if smallpox were ever used in biological terrorism [182].
Most cases of poliomyelitis are asymptomatic, but a small fraction of cases result
in paralysis. In the 1950s in the United States, there were about 60,000 paralytic
polio cases per year. In 1955 Jonas Salk developed an injectable polio vaccine from
an inactivated polio virus. This vaccine provides protection for the person, but the
person can still harbor live viruses in their intestines and can pass them to others.
In 1961 Albert Sabin developed an oral polio vaccine from weakened strains of the
polio virus. This vaccine provokes a powerful immune response, so the person cannot
harbor the wild-type polio viruses, but a very small fraction (about one in 2 million)
of those receiving the oral vaccine develop paralytic polio [23, 168]. The Salk vaccine
interrupted polio transmission and the Sabin vaccine eliminated polio epidemics in
the United States, so there have been no indigenous cases of naturally occurring polio
since 1979. In order to eliminate the few cases of vaccine-related paralytic polio each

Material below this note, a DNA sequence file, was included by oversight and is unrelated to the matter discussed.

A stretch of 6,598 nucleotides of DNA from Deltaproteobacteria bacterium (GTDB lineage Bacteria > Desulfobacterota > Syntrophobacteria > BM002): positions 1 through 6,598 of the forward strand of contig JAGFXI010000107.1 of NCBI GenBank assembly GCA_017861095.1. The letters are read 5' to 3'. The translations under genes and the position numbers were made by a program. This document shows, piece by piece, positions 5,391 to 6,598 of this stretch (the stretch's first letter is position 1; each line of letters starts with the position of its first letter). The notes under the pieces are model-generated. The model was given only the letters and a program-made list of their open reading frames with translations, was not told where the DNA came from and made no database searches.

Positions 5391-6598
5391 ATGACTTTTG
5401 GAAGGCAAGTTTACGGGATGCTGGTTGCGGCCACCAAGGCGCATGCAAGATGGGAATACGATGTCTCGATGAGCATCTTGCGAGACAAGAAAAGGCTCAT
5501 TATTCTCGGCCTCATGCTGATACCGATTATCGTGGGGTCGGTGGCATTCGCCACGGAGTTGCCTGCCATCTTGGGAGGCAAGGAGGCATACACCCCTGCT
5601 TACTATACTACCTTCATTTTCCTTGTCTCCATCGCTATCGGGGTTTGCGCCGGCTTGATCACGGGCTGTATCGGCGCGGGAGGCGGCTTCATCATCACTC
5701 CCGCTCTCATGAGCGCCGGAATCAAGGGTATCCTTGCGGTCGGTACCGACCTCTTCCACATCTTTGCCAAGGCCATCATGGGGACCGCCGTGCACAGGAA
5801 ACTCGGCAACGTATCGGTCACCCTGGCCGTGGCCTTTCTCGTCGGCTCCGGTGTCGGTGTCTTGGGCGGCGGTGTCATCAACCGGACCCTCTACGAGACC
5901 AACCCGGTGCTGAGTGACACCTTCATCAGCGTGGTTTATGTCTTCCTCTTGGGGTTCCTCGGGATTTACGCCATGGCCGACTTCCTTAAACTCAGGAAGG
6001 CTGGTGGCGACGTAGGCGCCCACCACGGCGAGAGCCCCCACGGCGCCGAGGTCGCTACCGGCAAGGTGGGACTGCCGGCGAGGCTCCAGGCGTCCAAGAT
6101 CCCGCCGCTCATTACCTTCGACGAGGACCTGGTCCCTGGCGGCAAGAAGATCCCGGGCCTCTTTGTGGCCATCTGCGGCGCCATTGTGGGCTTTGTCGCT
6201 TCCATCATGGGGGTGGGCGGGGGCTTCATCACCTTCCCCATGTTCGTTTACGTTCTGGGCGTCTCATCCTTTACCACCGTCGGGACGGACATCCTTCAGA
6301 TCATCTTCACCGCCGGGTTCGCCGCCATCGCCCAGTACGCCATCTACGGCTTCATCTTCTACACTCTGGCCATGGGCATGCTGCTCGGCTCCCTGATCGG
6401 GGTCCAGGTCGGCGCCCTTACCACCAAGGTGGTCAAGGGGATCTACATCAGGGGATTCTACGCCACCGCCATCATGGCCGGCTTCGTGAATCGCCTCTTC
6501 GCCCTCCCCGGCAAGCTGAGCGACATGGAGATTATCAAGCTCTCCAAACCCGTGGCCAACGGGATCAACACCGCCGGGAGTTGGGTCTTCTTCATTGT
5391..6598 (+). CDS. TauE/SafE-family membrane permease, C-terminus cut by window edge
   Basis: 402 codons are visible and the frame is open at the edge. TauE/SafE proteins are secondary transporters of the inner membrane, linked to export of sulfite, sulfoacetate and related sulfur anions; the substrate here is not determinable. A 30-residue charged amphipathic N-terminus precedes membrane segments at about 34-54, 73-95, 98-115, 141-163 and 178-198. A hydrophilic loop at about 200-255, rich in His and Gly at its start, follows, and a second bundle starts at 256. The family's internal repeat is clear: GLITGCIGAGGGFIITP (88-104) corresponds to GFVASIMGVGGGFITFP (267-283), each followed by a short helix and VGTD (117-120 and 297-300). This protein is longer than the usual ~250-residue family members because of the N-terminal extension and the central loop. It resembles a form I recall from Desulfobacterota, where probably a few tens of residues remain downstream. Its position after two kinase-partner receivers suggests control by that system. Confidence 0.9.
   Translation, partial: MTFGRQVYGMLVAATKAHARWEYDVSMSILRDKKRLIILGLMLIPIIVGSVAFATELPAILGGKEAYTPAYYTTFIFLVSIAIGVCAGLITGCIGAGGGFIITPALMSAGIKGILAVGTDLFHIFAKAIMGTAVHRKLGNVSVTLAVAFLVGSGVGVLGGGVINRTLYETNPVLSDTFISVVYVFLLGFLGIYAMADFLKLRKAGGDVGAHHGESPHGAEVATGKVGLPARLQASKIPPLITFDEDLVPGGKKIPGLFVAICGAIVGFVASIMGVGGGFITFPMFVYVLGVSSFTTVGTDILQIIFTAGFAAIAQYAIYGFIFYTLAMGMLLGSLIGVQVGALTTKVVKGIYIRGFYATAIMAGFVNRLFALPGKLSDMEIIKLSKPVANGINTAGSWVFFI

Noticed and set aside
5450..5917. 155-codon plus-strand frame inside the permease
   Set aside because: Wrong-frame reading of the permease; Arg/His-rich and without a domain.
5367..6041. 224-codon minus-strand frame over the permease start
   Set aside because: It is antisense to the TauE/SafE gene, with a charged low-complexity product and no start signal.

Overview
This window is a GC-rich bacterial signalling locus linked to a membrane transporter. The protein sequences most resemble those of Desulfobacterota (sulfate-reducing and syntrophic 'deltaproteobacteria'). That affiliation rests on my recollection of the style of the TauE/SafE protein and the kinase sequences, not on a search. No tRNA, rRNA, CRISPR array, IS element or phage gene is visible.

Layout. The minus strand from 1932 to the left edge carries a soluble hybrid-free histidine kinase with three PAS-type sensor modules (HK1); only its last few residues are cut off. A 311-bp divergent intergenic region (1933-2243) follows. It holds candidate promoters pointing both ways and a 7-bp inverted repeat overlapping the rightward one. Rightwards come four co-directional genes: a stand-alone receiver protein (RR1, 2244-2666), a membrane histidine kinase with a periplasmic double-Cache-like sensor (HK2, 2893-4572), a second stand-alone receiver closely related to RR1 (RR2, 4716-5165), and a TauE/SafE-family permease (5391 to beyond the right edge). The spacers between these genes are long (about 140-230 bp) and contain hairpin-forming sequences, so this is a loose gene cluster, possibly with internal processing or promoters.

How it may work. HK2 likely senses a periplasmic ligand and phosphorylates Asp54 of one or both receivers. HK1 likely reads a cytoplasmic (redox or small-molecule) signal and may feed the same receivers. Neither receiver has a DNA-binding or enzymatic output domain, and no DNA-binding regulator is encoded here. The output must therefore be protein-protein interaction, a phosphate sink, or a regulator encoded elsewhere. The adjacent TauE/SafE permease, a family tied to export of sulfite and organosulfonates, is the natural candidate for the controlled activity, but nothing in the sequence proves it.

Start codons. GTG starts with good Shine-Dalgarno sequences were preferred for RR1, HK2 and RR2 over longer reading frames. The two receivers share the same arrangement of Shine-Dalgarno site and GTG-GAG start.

year, the United States now recommends the Salk injectable vaccine for the rst four
polio vaccinations, even though it is more expensive [50]. In the Americas, the last
case of paralytic polio caused by the wild virus was in Peru in 1991. In 1988 the WHO
set a goal of global polio eradication by the year 2000 [178]. Most countries are using
the live-attenuated Sabin vaccine, because it is inexpensive (8 cents per dose) and can
be easily administered into a mouth by an untrained volunteer. The WHO strategy
includes routine vaccination, National Immunization Days (during which many people
in a country or region are vaccinated in order to interrupt transmission), mopping-up
vaccinations, and surveillance for acute accid paralysis [116]. Polio has disappeared
from many countries in the past 10 years, so that by 1999 it was concentrated in
the Eastern Mediterranean region, South Asia, West Africa, and Central Africa. It
is likely that polio will soon be eradicated worldwide. The WHO estimates that
eradicating polio will save about $1.5 billion each year in immunization, treatment,
and rehabilitation around the globe [45].
Measles is a serious disease of childhood that can lead to complications and death.